As a die-hard Fall Out Boy fan, I was thrilled that Patrick Stump was coming out with a solo album. But his new release, “Soul Punk,” sadly falls a little flat. Perhaps it’s my own fault for setting such high expectations for Stump (I guess I expected his new work to be as streamlined as his new look), but this debut comes across as more disastrous than dazzling. The problem is inherent in the album’s title–Stump attempts to mesh together two very different musical styles, soul and punk, but fails to do so coherently, resulting instead in sheer cacophony.
To his credit, Stump orchestrated nearly everything for “Soul Punk”–he wrote, played and produced pretty much every track on the album–but his great talent is obscured by garish musical clutter at every turn. The album opens with the high-energy, aptly named track “Explode,” whose radically different style serves as a clear indication that this album is decidedly Stump’s, and not a showcase for Fall Out Boy 2.0. From this very first track, however, it is clear that something is off. The song is overproduced, with Stump’s attempts at creating a groovy vibe turning the song into an overwhelmingly synth-driven, exceedingly syncopated burst of noise. It is indeed an explosion, but not in a good way.
“This City” comes much closer to hitting the mark, chock full of catchy beats and sporting a sing-a-long chorus, though the Lupe Fiasco remix that closes the album seems unnecessary. The “punk” is barely evident in this feel-good piece and in the album as a whole, mostly surfacing in the sharp irony of the some of the lyrics.
The next track, “Dance Miserable,” is another example of the album’s incoherence; the jarring percussion clashing horribly with Stump’s soulful wailing. “Spotlight” is a shimmery tune with an infectious beat that could have been Stump’s redeeming song, had it not all come crashing down again with the next song, “The ‘I’ in Lie.”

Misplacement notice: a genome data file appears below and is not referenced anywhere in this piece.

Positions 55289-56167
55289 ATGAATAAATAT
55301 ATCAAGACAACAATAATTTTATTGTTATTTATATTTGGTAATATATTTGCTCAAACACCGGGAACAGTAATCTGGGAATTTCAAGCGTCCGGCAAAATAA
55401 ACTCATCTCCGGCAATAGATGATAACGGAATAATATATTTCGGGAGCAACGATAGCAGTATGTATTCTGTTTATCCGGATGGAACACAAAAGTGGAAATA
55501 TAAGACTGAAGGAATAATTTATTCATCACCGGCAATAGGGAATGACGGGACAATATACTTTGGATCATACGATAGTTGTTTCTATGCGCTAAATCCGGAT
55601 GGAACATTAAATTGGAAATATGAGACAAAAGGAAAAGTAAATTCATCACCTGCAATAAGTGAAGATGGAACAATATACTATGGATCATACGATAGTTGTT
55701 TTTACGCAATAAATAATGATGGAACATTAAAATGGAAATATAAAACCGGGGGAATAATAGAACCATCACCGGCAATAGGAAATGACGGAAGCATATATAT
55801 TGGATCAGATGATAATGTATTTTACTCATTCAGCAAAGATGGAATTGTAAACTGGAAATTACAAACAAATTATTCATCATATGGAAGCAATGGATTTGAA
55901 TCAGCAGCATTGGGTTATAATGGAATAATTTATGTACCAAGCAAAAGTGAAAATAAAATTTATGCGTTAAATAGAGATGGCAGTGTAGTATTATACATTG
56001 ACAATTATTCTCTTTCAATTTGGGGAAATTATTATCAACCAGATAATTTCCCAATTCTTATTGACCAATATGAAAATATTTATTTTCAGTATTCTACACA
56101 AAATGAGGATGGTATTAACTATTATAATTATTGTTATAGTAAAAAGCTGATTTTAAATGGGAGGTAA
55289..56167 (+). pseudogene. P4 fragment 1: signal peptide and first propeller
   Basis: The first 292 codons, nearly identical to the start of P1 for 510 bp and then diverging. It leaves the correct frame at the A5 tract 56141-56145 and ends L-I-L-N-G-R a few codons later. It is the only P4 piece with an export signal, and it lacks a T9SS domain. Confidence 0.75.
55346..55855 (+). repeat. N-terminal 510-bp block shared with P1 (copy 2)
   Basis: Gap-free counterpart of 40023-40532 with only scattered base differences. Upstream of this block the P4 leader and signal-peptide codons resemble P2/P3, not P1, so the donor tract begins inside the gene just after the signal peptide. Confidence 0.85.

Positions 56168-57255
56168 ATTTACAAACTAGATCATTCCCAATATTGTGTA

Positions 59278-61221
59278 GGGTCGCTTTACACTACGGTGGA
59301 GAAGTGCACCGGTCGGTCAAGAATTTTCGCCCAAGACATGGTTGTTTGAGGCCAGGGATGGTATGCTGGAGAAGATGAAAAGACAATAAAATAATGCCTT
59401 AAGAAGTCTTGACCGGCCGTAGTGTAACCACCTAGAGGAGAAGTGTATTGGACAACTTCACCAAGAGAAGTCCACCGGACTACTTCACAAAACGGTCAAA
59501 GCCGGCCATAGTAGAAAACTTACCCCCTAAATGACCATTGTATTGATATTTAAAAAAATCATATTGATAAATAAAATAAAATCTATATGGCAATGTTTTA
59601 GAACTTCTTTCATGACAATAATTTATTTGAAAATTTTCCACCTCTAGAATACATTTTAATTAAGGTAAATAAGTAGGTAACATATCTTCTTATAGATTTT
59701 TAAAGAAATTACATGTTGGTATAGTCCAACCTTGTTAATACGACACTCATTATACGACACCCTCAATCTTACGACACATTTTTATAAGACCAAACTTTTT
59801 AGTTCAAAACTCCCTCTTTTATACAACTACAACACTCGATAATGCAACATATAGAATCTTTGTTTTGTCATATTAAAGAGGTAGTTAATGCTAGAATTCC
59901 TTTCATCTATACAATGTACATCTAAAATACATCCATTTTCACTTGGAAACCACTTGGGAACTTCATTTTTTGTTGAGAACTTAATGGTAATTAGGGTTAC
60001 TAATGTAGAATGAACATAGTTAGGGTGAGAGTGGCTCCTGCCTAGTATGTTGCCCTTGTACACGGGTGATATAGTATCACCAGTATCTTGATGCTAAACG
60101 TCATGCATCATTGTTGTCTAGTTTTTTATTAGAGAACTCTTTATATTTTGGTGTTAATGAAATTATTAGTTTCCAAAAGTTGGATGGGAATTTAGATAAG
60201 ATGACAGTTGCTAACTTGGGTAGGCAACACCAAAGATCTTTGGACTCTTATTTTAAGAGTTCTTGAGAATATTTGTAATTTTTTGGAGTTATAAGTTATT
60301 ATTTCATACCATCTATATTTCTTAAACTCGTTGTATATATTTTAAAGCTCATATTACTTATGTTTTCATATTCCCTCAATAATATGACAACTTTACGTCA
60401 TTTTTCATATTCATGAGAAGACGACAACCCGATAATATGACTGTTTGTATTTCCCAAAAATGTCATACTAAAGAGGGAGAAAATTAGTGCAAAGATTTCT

“Whatever this is, it doesn’t feel right,” Stump sings in this Fall Out Boy-esque titled track, “It might have felt good for a minute, but admit it to yourself, it ain’t right.” Though he was singing about the immorality of an illicit affair, these lyrics may well have been about the album itself. This “soul punk” genre Stump is trying to champion has so much potential, but isn’t executed well here at all. The heavy synth-beats and dance rhythms crowd out Stump’s soulful runs and forays into falsetto in nearly every track. The best part of the entire album is Stump’s utterly unique voice, but it is drowned out by busy backdrops and distracting disco effects. Stump’s voice is so muffled that it’s almost as if someone turned down the treble knob on the stereo and upped everything else.
This trend continues throughout the rest of the album, with the songs getting progressively more filled with junk. For instance, “Run Dry (X Heart X Fingers)” starts off promisingly with an a cappella, echoey intro in the style of Fall Out Boy. Eight long minutes later, though, the song itself seems to have “run dry,” breaking down into little more than white noise for the last painful minute of the piece. The subsequent “Greed” is a downright mess, with “Everybody Wants Somebody” not faring much better. “Allie” may be the album’s best song, with a much more subdued backing track that allows Stump’s vocals to shine through, if only for a brief moment of respite.
We can only hope that Stump meant what he said in the title of the album’s penultimate track, “Coast (It’s Gonna Get Better).” There is no disputing Stump’s immense musical talent–he just needs to refine his sound and let his voice do the talking rather than trying to jazz his songs up with unnecessary clutter. Never fear, Patrick–if you decide to ditch the soul, there’s always Fall Out Boy!